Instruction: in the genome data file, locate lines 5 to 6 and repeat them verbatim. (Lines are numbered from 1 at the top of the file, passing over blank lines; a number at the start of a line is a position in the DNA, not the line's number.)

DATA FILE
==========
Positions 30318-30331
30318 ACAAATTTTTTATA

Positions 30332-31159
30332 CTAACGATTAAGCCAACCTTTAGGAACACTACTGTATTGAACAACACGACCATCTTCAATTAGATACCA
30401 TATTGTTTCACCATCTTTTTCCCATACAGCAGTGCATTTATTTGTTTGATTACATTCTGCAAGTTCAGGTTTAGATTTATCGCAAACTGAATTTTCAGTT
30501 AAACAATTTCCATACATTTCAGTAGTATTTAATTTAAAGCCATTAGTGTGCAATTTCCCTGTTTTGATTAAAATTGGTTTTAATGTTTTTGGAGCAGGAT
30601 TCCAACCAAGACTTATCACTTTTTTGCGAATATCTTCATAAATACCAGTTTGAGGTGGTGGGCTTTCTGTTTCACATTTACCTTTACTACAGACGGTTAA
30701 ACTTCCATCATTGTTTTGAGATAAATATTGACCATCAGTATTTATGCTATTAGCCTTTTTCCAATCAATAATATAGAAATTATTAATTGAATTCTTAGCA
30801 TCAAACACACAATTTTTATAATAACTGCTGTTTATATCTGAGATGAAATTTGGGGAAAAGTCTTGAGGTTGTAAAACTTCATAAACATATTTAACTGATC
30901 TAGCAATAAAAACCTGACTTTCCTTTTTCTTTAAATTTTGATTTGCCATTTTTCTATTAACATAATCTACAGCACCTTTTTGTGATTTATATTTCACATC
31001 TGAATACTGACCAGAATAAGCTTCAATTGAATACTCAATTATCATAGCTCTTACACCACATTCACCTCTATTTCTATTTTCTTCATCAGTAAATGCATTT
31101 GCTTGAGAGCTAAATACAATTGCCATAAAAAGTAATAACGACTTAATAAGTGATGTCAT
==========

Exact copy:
30401 TATTGTTTCACCATCTTTTTCCCATACAGCAGTGCATTTATTTGTTTGATTACATTCTGCAAGTTCAGGTTTAGATTTATCGCAAACTGAATTTTCAGTT
30501 AAACAATTTCCATACATTTCAGTAGTATTTAATTTAAAGCCATTAGTGTGCAATTTCCCTGTTTTGATTAAAATTGGTTTTAATGTTTTTGGAGCAGGAT